Caulifower, once dismissed as an 'unpleasant, old-fashioned' vegetable, is now being used in a variety of dishes, including curries.
By accident is the self-proclaimed way Carolyn Hudson, marketing manager for England Marketing Ltd., started working in the field of food industry market research, business development and marketing. Prior to the start of her employment with the Warboys, UK-headquartered company, Hudson says her knowledge of the country or agriculture spanned only to liking food, and moreso, liking to eat it. Yet, it was the highly prized skills Hudson gained working in sponsorship and promotions for media companies such as newspapers and magazines for many years, both before and after marriage and children, that led to a career-changing phone call.
That is, a marketing director friend rang with an offer Hudson couldn’t refuse: ‘We have a project we’d like you to help us with. It’s only going to take a couple of weeks.’ That call happened 12 years ago. The ever-changing world of food and consumer behaviour is definitely different, Hudson says, but offers many clear cross-overs to her past media career and present skillset. Most notably is having a clear purpose when conducting research and ensuring results add value to a client’s business.
This isn’t the first time Hudson has taken the stage at the London Produce Show. In 2014, the show’s inaugural year, Hudson and Tim Mudge, commercial manager of Market Intelligence Services Ltd, teamed on the opening seminar day to present, Retail Information: More than Just Price. This year, Hudson will speak about some of England Marketing’s latest research on plant-based diets, which includes insights from interviews with industry professionals and consumers.
1. Can you set the scene for us in terms of how UK consumer’s eating habits are changing?
Eating habits are generally changing, and there is a swing towards more healthful food choices. There is also a massive swing towards eating away from home. In fact, 43 percent of meals in the UK are eaten outside of the home, which is a big jump over years past. It’s become a game-changer. That’s because people want to buy something that’s healthy, something that will give them their protein levels and is tasty, of good quality and that they can eat on the go.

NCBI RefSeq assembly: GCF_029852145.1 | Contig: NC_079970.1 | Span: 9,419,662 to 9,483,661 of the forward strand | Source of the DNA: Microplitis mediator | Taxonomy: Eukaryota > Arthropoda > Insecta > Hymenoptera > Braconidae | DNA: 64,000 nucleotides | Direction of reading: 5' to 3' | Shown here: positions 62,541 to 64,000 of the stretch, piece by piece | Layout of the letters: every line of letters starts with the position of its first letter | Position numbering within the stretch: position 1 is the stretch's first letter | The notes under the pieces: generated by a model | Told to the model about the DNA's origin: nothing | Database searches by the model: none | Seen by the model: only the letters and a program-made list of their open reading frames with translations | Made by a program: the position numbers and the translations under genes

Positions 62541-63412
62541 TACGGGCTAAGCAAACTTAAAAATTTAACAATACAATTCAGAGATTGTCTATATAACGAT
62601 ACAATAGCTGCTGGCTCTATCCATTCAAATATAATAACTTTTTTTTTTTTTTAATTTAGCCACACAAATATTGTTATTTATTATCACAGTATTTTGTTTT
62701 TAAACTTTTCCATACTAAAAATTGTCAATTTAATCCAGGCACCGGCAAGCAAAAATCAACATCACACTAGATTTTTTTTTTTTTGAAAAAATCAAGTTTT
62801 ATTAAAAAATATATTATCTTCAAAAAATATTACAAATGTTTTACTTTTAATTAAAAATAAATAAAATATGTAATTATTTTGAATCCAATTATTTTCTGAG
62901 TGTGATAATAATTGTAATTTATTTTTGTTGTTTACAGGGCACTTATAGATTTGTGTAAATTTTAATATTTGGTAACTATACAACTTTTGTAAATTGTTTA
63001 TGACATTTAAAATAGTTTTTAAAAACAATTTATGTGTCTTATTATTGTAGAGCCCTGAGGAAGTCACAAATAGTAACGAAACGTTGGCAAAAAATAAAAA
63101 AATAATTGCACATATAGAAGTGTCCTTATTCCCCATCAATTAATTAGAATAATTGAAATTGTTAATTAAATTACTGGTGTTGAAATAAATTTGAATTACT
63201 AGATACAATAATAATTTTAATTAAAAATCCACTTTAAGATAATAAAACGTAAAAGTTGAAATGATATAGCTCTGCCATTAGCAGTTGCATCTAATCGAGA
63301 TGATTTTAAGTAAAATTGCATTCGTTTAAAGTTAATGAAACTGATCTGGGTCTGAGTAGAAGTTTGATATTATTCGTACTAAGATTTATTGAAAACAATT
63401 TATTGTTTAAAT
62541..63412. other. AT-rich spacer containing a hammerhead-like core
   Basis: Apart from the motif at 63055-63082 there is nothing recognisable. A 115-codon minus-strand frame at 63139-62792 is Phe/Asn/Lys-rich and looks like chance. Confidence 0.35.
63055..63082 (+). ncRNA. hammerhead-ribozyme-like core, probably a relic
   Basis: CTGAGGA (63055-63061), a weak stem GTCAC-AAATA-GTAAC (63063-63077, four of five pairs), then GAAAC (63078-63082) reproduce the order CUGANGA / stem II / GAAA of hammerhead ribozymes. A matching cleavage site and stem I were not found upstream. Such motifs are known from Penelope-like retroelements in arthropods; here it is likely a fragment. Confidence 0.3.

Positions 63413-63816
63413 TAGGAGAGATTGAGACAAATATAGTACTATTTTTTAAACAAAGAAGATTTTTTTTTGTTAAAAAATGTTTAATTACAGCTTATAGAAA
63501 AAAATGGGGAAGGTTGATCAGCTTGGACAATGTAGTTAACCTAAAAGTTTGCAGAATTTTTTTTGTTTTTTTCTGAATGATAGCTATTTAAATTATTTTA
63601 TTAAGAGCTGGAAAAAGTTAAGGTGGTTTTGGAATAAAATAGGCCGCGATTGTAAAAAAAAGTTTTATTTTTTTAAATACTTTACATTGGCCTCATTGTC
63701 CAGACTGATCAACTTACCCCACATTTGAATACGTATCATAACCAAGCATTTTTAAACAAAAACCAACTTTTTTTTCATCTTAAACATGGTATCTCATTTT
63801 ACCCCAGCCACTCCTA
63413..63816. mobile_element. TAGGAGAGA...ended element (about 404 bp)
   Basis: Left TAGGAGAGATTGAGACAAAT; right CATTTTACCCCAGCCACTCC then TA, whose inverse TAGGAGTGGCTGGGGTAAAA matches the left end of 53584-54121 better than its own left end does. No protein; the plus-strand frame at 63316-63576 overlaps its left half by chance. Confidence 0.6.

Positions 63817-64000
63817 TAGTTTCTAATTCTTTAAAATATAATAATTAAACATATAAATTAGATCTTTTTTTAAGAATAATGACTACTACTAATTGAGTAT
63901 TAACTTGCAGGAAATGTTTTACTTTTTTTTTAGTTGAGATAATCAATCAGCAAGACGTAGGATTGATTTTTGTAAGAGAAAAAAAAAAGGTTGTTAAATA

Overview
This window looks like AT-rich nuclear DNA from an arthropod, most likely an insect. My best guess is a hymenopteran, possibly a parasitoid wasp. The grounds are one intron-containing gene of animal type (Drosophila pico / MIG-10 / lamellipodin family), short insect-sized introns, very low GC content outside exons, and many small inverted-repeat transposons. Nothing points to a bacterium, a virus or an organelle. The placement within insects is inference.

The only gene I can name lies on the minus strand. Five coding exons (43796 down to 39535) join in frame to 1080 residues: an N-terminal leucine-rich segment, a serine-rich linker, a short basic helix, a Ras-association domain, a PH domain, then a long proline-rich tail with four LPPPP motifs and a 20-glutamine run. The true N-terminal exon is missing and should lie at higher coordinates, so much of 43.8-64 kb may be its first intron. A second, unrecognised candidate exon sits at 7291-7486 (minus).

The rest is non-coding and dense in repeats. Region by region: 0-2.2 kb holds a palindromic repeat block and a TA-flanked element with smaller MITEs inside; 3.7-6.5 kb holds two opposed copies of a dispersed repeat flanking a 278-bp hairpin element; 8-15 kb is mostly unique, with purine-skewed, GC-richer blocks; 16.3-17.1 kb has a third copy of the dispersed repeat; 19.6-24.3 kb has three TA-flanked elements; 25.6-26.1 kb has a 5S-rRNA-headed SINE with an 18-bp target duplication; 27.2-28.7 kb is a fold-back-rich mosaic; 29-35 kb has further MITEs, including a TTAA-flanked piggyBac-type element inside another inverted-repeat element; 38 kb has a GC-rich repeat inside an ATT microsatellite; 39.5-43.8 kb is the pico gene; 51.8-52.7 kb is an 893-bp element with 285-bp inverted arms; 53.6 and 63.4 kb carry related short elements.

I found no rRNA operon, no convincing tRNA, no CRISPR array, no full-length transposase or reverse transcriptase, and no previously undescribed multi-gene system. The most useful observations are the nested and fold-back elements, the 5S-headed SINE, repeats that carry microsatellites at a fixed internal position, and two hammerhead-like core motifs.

So, we are seeing a decline in interest in fatty foods and uptick in more mixed foods available. For example, the selection of sandwich fillings, even in local shops, is huge and much more innovative and you’ve got all sorts of options. A vegetarian even 3 to 5 years ago had little choice except cheese and onion or egg for a filling. Now, we’re routinely seeing choices like Mexican beans and falafel, even in small rural village shops. This is happening equally in the ready-meals section. The choice of what’s available is huge.
People are no longer sticking to purely eating meat, poultry and fish. At the same time, only about 2 percent of people in the UK profess to be vegan, so that’s still a small market. Where you’ve got a bigger shift is those in the middle. More varied diets and cutting back on the animal protein is what I think is really happening.
2. What is driving these changes?
Health is right up there at the top of the agenda. The environment and animal welfare are coming in loud and clear as well. So is price. Price is critical. People say they are concerned about animal welfare and what they are putting into their bodies, but at the same time might not be able to buy the premium kindly raised chicken breasts that cost 80 percent more than the standard, cheaper, indoor raised chicken.
Horsegate (The 2013 scandal in Europe where foods advertised as containing beef were made instead with horse meat) was a huge eye-opener. People who never thought much about where their protein came from really started to consider it. It raised the bar in terms of how people perceived protein. In fact, I’d have to say from our research that where food comes from is high on consumer’s agenda, probably higher than animal welfare or environmental impacts.